“But the push to roll out technology in classrooms is facing a backlash, with some schools and teachers saying computers are a “distraction” and can hinder learning” (Laptops In Class: Learning Aid Or Distraction?, Jonathan Pearlman).
It is convenient to blame technology in classrooms – the use of laptops and iPads, for instance – as a “distraction” which hinders learning (ST, Apr. 2), when the management of technology should be the focus. In other words instead of blaming technology per se for hindering student development, it would be more useful to concurrently evaluate and improve pedagogies within school environments. Because while it may be true that teaching is “about interactions between people, about discussion, about conversations”, technology could in fact facilitate interactions across these three dimensions, and it should fall on schools and their educators to craft reasonable modes of engagement.
Furthermore, the convenient conclusion by the Organisation for Economic Cooperation and Development, that “the reality is that technology is doing more harm than good in our society”, can be – and should be – problematised. My personal experiences with technology in education have been mixed, yet the more effective iterations were often premised upon good planning by the administrators and the educators.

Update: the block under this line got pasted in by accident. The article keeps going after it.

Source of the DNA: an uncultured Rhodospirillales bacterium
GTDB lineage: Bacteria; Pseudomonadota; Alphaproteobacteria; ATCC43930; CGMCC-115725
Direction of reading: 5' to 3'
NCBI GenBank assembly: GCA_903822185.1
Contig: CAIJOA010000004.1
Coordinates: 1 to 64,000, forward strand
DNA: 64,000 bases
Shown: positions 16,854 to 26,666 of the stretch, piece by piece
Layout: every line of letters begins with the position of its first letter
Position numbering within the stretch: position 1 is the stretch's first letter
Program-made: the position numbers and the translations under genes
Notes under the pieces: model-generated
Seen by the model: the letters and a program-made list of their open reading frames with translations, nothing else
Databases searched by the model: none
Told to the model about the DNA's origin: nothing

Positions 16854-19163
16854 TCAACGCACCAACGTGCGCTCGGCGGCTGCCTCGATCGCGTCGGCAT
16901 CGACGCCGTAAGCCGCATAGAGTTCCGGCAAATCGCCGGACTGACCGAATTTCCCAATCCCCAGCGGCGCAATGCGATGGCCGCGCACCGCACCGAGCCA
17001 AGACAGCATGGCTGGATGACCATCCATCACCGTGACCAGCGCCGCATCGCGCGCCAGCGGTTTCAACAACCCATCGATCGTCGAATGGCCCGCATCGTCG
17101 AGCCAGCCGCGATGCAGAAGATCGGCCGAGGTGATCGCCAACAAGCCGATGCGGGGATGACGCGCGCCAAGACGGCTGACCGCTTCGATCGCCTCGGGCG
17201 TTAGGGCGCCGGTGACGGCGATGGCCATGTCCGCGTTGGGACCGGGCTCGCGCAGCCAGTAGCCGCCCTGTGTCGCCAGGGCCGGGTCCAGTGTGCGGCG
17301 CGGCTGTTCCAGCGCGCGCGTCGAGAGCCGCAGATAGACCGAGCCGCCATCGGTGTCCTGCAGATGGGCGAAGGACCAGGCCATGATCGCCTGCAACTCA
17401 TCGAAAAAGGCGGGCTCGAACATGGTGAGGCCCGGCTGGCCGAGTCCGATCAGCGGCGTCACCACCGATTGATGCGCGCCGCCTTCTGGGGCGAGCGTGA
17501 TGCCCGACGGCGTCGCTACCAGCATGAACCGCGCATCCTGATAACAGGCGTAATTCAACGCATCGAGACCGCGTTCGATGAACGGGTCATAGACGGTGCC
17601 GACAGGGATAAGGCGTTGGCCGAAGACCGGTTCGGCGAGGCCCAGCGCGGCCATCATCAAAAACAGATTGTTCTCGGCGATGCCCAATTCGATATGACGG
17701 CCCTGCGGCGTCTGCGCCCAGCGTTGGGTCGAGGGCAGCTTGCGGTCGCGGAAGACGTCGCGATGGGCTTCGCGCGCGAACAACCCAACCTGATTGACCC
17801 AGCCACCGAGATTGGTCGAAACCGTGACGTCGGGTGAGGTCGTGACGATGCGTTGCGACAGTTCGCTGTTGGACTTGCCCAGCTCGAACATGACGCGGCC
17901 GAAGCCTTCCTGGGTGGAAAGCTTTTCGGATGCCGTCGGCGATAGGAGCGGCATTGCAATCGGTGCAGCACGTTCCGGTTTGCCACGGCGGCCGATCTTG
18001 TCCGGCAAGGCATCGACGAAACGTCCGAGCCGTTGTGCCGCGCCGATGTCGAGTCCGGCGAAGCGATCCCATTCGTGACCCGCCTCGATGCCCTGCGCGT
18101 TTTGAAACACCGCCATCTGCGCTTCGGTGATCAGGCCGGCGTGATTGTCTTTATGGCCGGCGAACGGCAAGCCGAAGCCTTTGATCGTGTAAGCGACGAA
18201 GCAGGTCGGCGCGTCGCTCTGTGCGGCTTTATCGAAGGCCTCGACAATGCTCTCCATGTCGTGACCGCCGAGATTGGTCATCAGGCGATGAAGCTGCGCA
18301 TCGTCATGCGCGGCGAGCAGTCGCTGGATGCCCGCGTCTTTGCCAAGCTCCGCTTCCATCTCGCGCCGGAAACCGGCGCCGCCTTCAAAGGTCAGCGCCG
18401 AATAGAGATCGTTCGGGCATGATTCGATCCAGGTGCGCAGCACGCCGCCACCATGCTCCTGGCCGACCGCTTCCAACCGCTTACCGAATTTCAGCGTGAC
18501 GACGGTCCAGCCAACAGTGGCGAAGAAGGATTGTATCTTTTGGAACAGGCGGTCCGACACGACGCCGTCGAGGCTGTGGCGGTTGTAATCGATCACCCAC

As part of a small writing and critical thinking class in the university a few years ago, we were each loaned an iPad unit, through which we were expected to do our readings, annotate and makes notes, as well as to prepare presentations. Familiarising oneself with the technicalities or negotiating through new applications might have been challenging in the beginning, but administratively the classroom was wired seamlessly, such that screens from any of our iPads could be projected during classroom discussions. Our professor facilitated these transitions effectively – thereby enriching the lessons – and he also highlighted how we could leverage upon technology for research: aggregating key terms, collaborating on projects, and conducting efficient literature review, for example.
Professor Glenn Finger of Griffith University was right about a “balanced approach”. “To go the other way and not use any technology at all may not be productive either, he said in his reply to ST. “You can have a blended learning approach which takes advantage of the technology and of excellent teaching”. Especially since few will dispute the importance of developing familiarity and perhaps even mastery of technology, it seems even more apparent that the problem lies not with technology, but how we use it.
A version of this article was published in The Straits Times.